We’ve seen it before, and we’ll see it again. There is no phrase Donald Trump finds to be a better manifestation of his imagined omnipotence than, “you’re fired!” In fact, Trump’s penchant for the involuntary termination has become the one part of his brand that is actually authentic; he isn’t actually a brilliant businessman, and he doesn’t actually tell anything “like it is” – but he sure does fire people.
Now that special prosecutor Robert Mueller will be paying some close attention to Donald Trump, Jr., the president is almost certain to make Mueller his latest victim. After Trump Jr’s bizarre tweet this morning, legal experts agreed that things don’t look good for the First Son. Since Papa Trump will no longer be able to claim that “there’s no there there,” he’ll likely have to choice but to protect his young by calling off the top dog.
When it happens – and let’s face it, you know it will – the usual factions will make the usual claims. The outraged masses will proclaim Mueller’s firing to be the final insult that caused them to reach their breaking point. Trump’s base of lemmings will declare that they’ve always known that the president has the power to fire an independent prosecutor.
But what’s actually true here? Can POTUS unilaterally fire the very guy who has been appointed to investigate him? Well, kinda.
As my LawNewz.com colleague Rachel Stockman explained last month, the “right” way for a president to fire the special counsel would be to direct the Attorney General to remove him from his appointed position. That’s how Richard Nixon tried to fire the Watergate special prosecutor, Archibald Cox. Both Nixon’s Attorney General and his Deputy Attorney General refused to fire Cox, so Nixon kept going down the chain until he found someone who would do his bidding (that someone ended up being Robert Bork – the then Solicitor General, who ended up on the short list of failed Supreme Court justices). Trump may direct Deputy Attorney General Rod Rosenstein to fire Mueller (he can’t direct Jeff Sessions to do it, because Sessions is recused from the whole Russia matter) – and we’d be left to see if such a boldly self-serving decision has the same effect on 45 that it did on 37.
Trump, though – a man who has become famous for wielding unprecedented power in unorthodox ways –could choose another, less predictable and more dramatic road to ending Mueller’s tenure as independent counsel. He could declare that as the chief executive, he can unilaterally remove any other executive officer. There is some precedent for this concept, although none of that precedent involves a sitting president firing someone investigating him for allegedly conspiring with a foreign enemy to rig an election. In the 1926 Supreme Court case of Myers v. United States, SCOTUS ruled that President Woodrow Wilson didn’t need the approval of the Senate (or anyone else) in order to fire a Postmaster (even though appointing someone to that same position did require such approval).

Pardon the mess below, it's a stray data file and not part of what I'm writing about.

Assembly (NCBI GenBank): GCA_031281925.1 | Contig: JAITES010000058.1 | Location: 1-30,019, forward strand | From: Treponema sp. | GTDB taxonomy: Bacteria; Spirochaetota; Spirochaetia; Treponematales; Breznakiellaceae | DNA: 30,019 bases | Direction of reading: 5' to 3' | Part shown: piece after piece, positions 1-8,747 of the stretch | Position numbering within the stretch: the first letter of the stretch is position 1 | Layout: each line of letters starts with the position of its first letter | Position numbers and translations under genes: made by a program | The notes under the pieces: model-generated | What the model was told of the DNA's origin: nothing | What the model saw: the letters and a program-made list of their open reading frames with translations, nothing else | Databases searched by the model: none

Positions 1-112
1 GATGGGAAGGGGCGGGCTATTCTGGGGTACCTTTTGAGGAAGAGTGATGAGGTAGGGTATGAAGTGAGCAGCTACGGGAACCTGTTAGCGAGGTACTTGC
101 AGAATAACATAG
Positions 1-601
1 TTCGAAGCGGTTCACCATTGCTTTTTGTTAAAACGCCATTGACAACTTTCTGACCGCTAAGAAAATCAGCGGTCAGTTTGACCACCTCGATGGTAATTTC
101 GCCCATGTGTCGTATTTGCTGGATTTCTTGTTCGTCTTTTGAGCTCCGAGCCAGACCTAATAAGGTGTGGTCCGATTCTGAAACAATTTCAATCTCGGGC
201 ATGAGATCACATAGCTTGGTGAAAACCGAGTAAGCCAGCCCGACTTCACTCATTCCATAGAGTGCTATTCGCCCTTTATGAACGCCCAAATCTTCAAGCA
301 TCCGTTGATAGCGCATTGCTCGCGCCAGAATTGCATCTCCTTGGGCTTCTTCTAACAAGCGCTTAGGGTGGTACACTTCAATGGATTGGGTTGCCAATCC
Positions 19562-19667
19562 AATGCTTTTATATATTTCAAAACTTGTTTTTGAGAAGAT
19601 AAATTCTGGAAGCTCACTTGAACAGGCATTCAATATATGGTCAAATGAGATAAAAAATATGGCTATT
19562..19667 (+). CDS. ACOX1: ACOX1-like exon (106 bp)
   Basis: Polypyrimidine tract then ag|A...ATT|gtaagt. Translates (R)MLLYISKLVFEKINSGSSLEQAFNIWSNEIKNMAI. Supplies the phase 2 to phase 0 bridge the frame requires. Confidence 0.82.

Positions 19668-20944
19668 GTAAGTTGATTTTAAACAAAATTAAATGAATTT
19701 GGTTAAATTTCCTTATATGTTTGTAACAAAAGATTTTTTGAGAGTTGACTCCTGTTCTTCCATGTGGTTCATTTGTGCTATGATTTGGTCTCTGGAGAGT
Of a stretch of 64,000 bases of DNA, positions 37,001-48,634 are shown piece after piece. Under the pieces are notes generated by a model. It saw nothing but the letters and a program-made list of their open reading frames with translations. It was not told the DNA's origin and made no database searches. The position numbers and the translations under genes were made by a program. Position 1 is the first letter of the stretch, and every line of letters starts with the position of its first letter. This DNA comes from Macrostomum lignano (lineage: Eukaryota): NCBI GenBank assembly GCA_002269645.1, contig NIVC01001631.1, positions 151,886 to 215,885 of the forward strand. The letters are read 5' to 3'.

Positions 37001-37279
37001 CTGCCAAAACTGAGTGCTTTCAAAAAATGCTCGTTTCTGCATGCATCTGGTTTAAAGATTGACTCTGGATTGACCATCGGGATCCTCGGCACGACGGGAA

Obviously, a Postmaster, whose job is to oversee a post office, is a little different from a special prosecutor whose job is to investigate the president for criminal wrongdoing, so there’s that. But the role of independent counsel came up again in the 1988 Supreme Court case Morrison v. Olson. The case itself wasn’t about then-president Reagan’s authority to fire the independent counsel, but rather, about the scope of the counsel’s power itself. Central to the case’s holding was the underlying tenet that the independent counsel is an “inferior” executive officer, who reports solely to the executive branch.
Trump’s legal team has proven time and again that it’s happy to string together bits and pieces of legal precedent to create a patchwork argument that justifies POTUS’ unsound actions. Its take on Trump’s eventual firing of Robert Mueller is bound to be no different. Papa Trump is bound to rush to FSOTUS’ rescue, and I wouldn’t be a bit surprised this firing were done in time for sweeps week, just like it was when Omarosa was on the chopping block. Whether Mueller will become Trump’s sworn enemy, as has been the case with James Comey, or whether Mueller will rise again in Trump’s esteem, like Ms. Manigault did, is unclear. We’ll have to wait for the season finale to find out.
This is an opinion piece. The views expressed in this article are those of just the author.